State v. Abbott, 303 Ga. 297, 299 (1) (812 S.E.2d 225) (2018).

In general,
Miranda warnings are required when a person is (1) formally arrested or (2) restrained to the degree associated with a formal arrest. Unless a reasonable person in the suspect's situation would perceive that he was in custody, Miranda warnings are not necessary.

(Citations and punctuation omitted.) Freeman v. State, 295 Ga. 820, 822-823 (764 S.E.2d 390) (2014). The decisive factor in this case is the point at which a reasonable person in Rhynes's situation would have perceived he was in custody.

         With regard to Rhynes's interview, the trial court found the following pertinent facts based on evidence presented at a Jackson-

         Denno[4] hearing:

Det. Baker testified that, after he contacted Deborah Grant, [Rhynes's] mother, on December 10, 2015, he asked her for [Rhynes's] phone number. Grant declined to give Det. Baker her son's contact information, but said she would give her son Det. Baker's phone number. A few minutes later, [Rhynes] called police headquarters and spoke to Det. Allison Nichols. Det. Nichols asked [Rhynes] to come to the station to talk; at some point during the conversation, [Rhynes] mentioned that he knew something about a shooting. [Rhynes] arrived at police headquarters on December 11, 2015, having driven himself to the station. He was greeted by Det. Nichols and met Det. Baker in the interview room; both detectives participated in the interview of [Rhynes]. For the first two hours of the interview, the atmosphere was calm and fairly relaxed, despite the fact that the officers repeatedly noted the various inconsistencies in [Rhynes's] statements regarding the status of his cell phone and his activities on the morning of the shooting. [Rhynes] was not handcuffed at this point, and notably, Det. Nichols told [Rhynes] that he would be going home that day. However, at approximately 3:55 pm, around two hours into the recording, the atmosphere grew noticeably more tense as the detectives made [Rhynes] aware of their belief that he was involved in the murder. At 4:05 pm, Det. Nichols told [Rhynes] that, unless he told them he had a reason to shoot the victim, such as self defense, then she and Det. Baker were going to "do what we've got to do." Det. Baker then clarified that "do what we've got to do" meant that [Rhynes] would go to jail. Despite these threats, [Rhynes] was again told at 4:19 pm that he would be going home. However, after the detectives consulted with other officers, [Rhynes] was advised of his Miranda rights, handcuffed, and formally placed under arrest.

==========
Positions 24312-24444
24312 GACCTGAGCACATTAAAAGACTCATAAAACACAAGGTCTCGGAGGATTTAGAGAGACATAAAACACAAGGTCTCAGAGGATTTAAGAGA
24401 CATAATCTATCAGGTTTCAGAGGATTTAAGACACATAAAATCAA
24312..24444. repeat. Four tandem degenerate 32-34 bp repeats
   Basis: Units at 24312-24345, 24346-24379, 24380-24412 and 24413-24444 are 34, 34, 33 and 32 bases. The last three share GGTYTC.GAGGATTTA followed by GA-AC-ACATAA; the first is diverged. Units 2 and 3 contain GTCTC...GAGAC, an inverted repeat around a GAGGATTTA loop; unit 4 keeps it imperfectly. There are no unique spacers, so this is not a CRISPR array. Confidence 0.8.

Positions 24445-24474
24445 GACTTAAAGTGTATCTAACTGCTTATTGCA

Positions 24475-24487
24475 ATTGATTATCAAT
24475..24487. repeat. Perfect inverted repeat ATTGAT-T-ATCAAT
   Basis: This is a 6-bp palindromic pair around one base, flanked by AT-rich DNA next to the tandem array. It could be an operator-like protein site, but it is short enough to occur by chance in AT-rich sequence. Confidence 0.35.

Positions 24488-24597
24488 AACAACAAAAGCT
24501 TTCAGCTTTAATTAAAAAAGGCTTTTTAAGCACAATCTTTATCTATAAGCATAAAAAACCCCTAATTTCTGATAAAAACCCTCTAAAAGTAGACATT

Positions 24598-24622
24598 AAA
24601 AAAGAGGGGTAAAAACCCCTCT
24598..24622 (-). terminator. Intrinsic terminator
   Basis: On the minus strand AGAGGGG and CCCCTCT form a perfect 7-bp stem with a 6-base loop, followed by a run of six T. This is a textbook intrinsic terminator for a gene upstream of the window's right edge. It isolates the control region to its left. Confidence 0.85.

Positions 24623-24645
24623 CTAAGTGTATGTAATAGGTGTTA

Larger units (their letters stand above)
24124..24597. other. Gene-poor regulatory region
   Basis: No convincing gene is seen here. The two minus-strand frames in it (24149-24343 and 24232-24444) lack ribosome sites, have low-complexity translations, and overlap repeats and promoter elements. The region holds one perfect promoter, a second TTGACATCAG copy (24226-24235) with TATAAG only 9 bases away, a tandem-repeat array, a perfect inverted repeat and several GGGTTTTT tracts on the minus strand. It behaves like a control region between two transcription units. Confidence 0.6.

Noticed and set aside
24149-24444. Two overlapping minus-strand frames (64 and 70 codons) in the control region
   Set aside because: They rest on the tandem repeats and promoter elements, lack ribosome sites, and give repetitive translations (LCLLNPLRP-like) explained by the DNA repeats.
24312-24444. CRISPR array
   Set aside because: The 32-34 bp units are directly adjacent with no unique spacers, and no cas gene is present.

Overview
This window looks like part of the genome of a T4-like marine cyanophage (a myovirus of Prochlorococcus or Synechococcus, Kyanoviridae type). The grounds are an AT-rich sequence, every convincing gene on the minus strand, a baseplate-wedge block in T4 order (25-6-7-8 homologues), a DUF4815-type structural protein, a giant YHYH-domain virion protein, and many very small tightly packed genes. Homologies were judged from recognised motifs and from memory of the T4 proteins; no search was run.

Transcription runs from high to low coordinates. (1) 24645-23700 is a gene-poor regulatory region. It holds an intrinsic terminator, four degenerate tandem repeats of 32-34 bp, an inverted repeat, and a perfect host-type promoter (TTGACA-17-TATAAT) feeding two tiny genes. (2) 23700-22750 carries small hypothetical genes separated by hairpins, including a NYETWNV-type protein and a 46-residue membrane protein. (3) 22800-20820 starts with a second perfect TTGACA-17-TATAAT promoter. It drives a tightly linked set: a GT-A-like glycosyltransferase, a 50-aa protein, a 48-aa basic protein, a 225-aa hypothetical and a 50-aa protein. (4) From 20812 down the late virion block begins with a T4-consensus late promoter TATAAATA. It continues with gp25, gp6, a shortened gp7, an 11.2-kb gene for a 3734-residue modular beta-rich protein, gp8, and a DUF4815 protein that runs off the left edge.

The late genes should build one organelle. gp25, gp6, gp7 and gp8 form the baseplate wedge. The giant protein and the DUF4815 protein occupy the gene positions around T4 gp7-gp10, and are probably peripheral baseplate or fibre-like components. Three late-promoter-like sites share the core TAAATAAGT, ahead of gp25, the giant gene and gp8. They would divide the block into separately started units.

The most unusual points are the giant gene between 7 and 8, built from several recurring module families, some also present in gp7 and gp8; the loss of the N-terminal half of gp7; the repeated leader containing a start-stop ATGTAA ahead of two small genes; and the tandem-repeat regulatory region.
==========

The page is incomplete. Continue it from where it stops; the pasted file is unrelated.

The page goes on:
Based on these findings, the trial court determined that, for purposes of Miranda, Rhynes was not in custody until 4:05 p.m. and was in custody after that point, despite the fact that he was subsequently told that he would be going home that day. As a result, the trial court partially granted Rhynes's motion to suppress, finding that all ...